€15 Bn Euro Deficit in EU28 Trade in Goods with Africa in 2013
EU28 international trade in goods with Africa1 has grown in the last decade. EU28 exports to Africa increased steadily from 2002 to 2008, fell in 2009, and then recovered in the following years to reach a peak of 153 billion euro in 2013. Imports followed a similar trend, but peaked at 187 bn in 2012, and then fell to 168 bn in 2013. The EU28 deficit in trade with Africa, which reached a peak of 41 bn in 2008, amounted to 15 bn in 2013.
On the occasion of the fourth EU-Africa Summit, which takes place on 2 and 3 April 2014 in Brussels, Eurostat, the statistical office of the European Union, issues data on trade in goods between the 28 Member States of the EU and 52 African countries.
Among the EU28 Member States, the largest exporters to Africa in 2013 were France (28 bn euro or 18% of EU28 exports), Germany (22 bn or 14%), Italy (20 bn or 13%) and Spain (16 bn or 11%). Spain (28 bn or 17% of EU28 imports), Italy (27 bn or 16%), France (26 bn or 16%), the United Kingdom (22 bn or 13%) and Germany (21 bn or 12%) were the largest importers. The largest deficits in 2013 were registered by Spain (-12 bn), the United Kingdom (-10 bn) and Italy (-7 bn), while Belgium3 (+5 bn), France, Romania and Sweden (all +2 bn) had the biggest surpluses.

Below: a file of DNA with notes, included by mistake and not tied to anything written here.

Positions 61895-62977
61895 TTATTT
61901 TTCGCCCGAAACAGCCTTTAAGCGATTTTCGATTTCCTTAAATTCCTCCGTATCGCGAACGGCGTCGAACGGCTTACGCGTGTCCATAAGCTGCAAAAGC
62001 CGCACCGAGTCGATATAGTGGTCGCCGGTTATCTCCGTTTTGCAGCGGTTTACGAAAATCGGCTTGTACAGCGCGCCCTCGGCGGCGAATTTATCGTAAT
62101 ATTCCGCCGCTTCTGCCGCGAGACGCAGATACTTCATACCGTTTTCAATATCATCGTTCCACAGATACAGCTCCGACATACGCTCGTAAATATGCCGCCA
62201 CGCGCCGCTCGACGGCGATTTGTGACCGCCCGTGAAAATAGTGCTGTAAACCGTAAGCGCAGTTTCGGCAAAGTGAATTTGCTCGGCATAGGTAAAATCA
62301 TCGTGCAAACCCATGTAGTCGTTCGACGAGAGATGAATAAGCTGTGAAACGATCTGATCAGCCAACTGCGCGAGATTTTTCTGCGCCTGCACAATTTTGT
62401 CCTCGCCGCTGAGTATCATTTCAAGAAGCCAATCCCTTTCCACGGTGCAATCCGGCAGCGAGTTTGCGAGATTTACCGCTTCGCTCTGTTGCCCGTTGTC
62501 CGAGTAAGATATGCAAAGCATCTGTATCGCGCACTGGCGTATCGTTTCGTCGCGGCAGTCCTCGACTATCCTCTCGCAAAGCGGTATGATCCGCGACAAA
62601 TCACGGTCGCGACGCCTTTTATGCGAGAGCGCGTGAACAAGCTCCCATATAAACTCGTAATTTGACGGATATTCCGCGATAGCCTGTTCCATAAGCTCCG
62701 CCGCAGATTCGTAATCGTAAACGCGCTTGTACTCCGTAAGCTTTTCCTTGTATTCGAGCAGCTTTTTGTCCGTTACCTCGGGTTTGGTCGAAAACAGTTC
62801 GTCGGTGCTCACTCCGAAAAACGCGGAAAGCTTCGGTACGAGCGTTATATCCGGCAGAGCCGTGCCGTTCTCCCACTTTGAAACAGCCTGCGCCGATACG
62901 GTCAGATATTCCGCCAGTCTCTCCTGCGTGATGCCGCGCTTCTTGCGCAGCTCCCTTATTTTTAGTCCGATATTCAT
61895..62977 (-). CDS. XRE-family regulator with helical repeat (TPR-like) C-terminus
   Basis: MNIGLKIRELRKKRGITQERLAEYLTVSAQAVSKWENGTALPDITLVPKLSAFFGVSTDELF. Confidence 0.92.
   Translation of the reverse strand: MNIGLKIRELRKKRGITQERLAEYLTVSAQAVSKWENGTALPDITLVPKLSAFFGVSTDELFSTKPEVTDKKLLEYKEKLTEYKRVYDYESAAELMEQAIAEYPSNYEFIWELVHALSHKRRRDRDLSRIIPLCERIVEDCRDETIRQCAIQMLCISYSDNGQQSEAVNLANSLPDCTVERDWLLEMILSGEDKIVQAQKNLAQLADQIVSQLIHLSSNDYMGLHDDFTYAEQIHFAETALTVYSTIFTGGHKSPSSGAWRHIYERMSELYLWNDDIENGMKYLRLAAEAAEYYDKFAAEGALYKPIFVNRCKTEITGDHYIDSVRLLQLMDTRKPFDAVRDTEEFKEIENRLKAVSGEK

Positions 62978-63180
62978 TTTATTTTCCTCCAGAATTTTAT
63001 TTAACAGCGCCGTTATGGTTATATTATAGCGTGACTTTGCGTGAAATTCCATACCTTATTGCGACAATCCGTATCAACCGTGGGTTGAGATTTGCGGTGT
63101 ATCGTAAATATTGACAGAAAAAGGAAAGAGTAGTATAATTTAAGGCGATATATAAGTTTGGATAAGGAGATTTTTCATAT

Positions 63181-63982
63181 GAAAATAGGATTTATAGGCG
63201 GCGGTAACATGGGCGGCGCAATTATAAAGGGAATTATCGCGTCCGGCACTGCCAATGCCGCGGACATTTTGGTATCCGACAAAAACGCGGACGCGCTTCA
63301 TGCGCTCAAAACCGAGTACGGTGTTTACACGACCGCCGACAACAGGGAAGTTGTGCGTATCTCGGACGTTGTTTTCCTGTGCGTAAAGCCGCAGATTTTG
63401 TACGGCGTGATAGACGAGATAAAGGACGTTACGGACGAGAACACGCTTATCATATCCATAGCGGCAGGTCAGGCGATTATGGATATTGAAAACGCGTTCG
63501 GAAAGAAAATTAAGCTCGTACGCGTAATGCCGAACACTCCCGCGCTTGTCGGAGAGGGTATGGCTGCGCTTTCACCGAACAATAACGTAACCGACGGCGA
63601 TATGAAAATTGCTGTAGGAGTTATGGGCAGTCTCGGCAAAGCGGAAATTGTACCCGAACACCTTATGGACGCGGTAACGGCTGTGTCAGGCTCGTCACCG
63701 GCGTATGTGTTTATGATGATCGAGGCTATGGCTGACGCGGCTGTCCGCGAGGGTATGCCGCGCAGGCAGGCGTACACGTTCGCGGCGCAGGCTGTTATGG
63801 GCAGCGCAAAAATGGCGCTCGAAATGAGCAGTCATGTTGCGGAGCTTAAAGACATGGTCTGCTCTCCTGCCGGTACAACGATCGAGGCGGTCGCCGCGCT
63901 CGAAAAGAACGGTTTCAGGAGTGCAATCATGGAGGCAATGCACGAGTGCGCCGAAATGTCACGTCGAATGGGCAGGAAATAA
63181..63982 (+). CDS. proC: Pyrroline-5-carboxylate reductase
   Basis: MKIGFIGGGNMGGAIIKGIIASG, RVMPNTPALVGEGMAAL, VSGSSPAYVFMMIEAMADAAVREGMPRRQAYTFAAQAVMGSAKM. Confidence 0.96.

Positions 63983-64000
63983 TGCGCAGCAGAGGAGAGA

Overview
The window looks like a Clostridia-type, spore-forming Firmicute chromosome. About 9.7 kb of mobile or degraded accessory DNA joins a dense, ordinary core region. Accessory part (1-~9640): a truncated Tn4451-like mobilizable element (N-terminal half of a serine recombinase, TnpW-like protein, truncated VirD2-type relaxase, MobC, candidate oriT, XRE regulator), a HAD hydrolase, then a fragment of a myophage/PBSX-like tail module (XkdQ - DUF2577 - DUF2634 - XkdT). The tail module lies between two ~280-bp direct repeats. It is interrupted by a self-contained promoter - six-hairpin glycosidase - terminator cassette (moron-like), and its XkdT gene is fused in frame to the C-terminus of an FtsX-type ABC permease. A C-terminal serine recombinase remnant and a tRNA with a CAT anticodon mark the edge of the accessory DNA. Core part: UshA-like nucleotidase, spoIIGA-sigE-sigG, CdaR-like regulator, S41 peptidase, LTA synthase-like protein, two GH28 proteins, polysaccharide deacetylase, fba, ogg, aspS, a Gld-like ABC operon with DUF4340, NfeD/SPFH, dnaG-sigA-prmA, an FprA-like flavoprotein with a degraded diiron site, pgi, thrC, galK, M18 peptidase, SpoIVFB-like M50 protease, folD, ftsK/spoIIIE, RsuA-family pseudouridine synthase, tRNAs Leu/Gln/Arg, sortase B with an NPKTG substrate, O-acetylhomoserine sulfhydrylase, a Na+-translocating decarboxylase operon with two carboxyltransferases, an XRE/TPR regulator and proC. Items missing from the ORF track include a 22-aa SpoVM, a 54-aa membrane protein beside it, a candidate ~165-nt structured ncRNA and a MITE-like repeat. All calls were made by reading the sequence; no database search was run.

Manufactured goods accounted for 70% of EU28 exports to Africa in 2013, while energy made up 64% of EU28 imports.
Among the African countries, South Africa (24 bn euro or 16% of EU28 exports to Africa) was the leading destination for EU28 exports in 2013, followed by Algeria (22 bn or 15%), Morocco (17 bn or 11%), Egypt (15 bn or 10%), Nigeria (12 bn or 8%) and Tunisia (11 bn or 7%). The leading source of EU28 imports from Africa was Algeria (32 bn or 19% of EU28 imports from Africa), followed by Nigeria (29 bn or 17%), Libya (23 bn or 14%), South Africa (16 bn or 9%) and Morocco (10 bn or 6%). The largest EU28 deficits in trade in 2013 were recorded with Nigeria (-17 bn), Libya (-15 bn), Algeria (-9 bn), Equatorial Guinea and Angola (both -3 bn), and the highest surpluses with South Africa (+9 bn), Morocco and Egypt (both +7 bn), Togo and Senegal (both +3 bn).